Minorities, civil society, and the state in the contemporary Middle East

A framework for analysis

Authored by: Paul Kingston

Routledge Handbook of Minorities in the Middle East

Print publication date:  October  2018
Online publication date:  September  2018

Print ISBN: 9781138649040
eBook ISBN: 9781315626031
Adobe ISBN:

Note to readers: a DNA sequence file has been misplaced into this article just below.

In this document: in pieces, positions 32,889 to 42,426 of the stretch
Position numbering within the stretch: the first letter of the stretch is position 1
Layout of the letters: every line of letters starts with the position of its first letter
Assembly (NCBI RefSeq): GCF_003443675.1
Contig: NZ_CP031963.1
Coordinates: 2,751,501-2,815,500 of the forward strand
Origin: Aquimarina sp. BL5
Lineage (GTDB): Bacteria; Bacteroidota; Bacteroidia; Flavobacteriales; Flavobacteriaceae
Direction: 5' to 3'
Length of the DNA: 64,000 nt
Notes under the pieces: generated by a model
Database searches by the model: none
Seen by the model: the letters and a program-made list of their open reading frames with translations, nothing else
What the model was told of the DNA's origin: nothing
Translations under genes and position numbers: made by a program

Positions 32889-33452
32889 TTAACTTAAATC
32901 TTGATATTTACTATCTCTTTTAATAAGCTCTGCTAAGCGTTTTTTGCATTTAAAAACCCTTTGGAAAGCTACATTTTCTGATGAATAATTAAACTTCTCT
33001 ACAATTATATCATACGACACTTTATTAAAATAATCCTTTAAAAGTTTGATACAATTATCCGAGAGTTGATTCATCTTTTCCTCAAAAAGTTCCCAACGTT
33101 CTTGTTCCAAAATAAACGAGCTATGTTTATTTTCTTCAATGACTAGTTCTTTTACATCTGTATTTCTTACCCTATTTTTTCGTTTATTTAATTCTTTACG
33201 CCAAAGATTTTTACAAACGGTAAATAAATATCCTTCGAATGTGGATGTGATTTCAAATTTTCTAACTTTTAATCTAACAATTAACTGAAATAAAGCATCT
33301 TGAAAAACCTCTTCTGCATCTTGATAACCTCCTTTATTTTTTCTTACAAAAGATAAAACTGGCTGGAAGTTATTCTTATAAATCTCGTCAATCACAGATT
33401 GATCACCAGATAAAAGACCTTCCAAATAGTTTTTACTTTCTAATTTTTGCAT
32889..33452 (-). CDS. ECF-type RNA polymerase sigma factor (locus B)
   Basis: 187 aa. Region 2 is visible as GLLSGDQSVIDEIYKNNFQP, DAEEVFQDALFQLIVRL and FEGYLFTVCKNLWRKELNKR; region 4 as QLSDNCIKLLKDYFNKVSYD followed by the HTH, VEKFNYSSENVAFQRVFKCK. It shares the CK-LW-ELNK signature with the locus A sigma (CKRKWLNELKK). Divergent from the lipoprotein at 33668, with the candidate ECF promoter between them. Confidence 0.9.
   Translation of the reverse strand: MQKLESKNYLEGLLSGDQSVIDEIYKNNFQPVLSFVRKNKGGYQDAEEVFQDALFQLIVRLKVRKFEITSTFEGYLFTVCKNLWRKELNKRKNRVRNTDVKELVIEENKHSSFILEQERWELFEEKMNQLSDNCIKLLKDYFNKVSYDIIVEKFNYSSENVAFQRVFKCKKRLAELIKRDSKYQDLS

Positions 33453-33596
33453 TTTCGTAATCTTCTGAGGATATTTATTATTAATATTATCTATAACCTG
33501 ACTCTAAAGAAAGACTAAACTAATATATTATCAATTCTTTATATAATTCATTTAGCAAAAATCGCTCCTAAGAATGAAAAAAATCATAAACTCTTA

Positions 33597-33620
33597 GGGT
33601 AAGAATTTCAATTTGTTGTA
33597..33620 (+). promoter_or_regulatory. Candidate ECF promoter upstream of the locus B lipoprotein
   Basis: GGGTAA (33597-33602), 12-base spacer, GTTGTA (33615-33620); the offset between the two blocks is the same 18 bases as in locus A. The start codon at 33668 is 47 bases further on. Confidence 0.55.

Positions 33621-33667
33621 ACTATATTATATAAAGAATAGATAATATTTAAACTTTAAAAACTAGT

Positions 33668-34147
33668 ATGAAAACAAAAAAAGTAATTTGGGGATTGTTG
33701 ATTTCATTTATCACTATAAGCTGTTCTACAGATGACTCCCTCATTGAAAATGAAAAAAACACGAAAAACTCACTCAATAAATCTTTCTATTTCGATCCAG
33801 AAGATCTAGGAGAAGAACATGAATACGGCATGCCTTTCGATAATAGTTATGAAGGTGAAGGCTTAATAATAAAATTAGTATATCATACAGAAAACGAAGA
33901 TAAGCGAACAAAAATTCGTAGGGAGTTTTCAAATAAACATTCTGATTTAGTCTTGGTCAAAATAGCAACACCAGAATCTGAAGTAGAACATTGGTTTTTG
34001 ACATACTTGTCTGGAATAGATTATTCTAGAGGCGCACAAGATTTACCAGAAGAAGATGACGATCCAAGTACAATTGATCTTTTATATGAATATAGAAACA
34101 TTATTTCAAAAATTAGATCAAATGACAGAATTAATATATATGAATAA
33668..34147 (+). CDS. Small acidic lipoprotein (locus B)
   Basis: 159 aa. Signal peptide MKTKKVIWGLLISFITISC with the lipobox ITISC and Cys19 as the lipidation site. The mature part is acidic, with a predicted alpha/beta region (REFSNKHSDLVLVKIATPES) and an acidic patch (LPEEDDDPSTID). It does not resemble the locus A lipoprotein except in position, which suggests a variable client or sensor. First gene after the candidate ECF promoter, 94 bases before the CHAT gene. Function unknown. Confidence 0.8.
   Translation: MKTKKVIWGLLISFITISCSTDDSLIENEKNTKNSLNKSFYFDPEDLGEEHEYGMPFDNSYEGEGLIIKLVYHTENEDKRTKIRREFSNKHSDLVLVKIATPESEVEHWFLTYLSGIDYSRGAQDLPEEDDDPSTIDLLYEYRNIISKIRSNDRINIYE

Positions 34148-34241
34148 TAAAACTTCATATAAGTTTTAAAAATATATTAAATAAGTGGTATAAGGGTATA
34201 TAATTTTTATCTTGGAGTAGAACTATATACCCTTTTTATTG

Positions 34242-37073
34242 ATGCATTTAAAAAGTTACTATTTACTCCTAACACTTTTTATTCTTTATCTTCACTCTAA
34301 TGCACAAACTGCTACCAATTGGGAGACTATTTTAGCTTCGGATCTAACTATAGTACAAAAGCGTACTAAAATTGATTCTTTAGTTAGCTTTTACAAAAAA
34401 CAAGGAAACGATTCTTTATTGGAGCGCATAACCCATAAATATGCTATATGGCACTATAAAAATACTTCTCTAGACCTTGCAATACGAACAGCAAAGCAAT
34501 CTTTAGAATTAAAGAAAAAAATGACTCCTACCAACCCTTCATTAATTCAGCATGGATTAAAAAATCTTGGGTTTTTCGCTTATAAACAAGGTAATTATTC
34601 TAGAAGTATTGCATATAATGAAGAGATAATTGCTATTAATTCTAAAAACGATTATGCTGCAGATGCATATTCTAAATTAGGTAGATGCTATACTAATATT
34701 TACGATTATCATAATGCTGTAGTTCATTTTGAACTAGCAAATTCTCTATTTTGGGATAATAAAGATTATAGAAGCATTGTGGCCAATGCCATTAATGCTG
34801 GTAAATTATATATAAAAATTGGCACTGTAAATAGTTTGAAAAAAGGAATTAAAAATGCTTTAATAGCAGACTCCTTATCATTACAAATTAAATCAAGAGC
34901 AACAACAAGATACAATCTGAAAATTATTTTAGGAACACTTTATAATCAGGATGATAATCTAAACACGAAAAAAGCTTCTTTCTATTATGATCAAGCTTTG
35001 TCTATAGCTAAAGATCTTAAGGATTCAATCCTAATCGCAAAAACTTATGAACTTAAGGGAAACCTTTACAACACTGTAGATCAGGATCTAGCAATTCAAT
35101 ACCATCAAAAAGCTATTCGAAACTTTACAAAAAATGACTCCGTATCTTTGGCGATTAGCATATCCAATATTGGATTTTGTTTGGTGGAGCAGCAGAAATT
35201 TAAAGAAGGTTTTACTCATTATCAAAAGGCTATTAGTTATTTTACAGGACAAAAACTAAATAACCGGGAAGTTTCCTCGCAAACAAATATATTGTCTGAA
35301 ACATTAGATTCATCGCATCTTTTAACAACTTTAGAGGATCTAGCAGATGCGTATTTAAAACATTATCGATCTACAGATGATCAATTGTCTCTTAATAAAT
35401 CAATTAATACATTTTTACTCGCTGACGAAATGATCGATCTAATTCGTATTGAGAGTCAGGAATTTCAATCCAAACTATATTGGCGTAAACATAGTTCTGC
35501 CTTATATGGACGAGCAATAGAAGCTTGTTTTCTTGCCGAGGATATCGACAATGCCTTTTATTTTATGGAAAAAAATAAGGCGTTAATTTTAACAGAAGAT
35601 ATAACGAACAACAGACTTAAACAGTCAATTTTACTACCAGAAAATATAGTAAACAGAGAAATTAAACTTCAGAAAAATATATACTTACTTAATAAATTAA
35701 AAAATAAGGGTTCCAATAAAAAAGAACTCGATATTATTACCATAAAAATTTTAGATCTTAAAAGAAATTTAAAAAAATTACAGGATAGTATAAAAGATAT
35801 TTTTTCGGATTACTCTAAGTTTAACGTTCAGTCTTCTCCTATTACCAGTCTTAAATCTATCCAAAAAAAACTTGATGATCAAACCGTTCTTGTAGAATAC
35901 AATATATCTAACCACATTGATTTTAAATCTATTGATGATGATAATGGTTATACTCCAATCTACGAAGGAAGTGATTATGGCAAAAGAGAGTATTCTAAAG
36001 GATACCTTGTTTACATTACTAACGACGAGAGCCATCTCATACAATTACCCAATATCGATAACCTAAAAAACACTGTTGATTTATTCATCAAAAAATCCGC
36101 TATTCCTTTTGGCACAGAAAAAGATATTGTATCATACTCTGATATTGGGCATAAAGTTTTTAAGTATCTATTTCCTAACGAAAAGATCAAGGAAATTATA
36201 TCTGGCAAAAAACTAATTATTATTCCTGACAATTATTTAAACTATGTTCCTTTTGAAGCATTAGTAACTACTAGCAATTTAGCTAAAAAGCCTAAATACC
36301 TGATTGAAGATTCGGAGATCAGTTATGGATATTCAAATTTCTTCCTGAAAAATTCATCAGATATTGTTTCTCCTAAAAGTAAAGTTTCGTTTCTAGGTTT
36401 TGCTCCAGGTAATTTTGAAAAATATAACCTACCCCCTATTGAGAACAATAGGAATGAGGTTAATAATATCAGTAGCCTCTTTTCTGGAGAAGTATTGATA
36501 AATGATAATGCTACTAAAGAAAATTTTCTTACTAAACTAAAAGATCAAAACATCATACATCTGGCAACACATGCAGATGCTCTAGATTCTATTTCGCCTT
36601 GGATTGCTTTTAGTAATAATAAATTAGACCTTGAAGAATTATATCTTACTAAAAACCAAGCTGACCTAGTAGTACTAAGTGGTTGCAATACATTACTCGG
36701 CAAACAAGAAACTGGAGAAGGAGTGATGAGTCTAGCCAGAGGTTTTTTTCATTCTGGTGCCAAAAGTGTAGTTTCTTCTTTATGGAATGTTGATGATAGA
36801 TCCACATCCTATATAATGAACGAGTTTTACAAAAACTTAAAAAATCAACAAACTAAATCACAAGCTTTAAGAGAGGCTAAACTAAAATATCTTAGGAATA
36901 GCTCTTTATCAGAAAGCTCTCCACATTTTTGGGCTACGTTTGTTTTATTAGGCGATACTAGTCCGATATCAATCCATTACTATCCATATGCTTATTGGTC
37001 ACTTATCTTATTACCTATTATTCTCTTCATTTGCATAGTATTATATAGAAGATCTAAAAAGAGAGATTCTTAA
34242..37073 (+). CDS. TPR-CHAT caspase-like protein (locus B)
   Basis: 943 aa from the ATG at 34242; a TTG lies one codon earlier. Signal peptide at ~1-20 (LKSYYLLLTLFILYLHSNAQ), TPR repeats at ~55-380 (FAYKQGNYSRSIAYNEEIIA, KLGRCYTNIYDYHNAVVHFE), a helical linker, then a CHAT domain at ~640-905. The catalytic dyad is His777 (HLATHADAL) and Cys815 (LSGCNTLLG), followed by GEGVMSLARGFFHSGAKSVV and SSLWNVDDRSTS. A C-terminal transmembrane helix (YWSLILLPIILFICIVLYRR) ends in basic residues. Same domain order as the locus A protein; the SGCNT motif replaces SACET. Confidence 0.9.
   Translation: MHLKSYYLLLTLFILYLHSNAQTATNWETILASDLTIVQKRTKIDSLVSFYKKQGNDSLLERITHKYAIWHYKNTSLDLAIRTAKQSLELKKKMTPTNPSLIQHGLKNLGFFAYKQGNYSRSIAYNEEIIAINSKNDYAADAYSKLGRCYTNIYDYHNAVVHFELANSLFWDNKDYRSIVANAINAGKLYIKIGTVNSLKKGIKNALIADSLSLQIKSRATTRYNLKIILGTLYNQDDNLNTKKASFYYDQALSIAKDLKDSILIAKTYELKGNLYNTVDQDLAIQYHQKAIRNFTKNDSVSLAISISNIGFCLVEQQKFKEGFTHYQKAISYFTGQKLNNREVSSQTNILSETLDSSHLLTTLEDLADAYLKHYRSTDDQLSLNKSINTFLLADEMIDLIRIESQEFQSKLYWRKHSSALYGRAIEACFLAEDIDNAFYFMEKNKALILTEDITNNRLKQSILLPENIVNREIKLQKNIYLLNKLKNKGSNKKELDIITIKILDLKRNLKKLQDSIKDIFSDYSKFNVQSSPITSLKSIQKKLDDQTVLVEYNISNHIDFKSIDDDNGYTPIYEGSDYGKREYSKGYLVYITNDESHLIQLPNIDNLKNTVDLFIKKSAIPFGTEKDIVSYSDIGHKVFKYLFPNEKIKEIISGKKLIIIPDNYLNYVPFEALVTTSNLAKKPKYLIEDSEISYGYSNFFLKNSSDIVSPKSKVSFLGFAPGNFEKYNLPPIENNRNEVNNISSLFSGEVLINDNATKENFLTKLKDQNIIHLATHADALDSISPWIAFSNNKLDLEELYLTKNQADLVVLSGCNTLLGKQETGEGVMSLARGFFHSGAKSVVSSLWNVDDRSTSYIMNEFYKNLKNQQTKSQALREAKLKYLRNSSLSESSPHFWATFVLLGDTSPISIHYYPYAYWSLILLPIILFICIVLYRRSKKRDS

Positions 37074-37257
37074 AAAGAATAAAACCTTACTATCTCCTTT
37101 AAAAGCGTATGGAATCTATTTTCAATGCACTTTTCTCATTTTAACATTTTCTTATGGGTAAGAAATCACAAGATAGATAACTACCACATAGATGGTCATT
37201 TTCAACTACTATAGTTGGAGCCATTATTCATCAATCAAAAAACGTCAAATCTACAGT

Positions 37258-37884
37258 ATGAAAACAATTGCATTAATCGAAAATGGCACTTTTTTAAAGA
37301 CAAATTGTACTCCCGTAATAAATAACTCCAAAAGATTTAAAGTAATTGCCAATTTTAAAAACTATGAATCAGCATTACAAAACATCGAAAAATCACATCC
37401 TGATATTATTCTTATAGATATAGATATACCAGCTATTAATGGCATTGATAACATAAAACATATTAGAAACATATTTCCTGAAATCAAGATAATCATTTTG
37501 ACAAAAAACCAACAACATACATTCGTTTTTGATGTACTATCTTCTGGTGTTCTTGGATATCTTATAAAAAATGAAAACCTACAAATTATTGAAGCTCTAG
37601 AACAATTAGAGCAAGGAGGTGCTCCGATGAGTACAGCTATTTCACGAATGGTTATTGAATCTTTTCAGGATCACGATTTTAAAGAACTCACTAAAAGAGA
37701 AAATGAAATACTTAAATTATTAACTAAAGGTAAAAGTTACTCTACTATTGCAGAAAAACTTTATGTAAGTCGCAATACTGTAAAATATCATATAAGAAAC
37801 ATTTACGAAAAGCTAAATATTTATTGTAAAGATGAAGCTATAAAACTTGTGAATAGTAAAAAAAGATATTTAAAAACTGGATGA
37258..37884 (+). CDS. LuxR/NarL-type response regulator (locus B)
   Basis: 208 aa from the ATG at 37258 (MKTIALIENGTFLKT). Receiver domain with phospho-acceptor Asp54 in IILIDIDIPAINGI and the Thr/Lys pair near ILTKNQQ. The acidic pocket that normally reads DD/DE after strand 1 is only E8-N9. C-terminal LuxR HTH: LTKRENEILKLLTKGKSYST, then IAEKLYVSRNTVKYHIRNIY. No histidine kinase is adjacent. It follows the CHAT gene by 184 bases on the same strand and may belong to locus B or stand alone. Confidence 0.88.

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The exercise of citizenship, the emergence of deliberative public spheres, and the flourishing of civic life depend upon the fulfillment of some basic political (pre)conditions – namely, the existence of stable, if not durable, political orders that seek and have some degree of capacity to protect the equal rights of individuals. These conditions can be especially important for cultural minorities who seek to entrench their rights as equal members of a national political community rather than as subordinate members of a political system that enforces differential rights based upon an individual’s membership in a particular ethnic and/or religious community. Throughout the contemporary history of the Middle East, however, these political conditions – for minorities and majorities alike – have never been strong and, in recent years, have deteriorated further in the wake of the destabilization of various states in the region as a result of the outbreak of the Arab Spring uprisings in 2011 and the intensification of geostrategic rivalries. Indeed, Raymond Hinnebusch has gone so far as to suggest that the region is experiencing a ‘sectarian revolution’ characterized by intense political competition along religious lines at the geo-strategic, national, and even local levels. 1 In these current socio-political conditions, civic actors – including those emanating from minority communities – have found their political opportunities for exercising their rights as equal citizens increasingly constricted.

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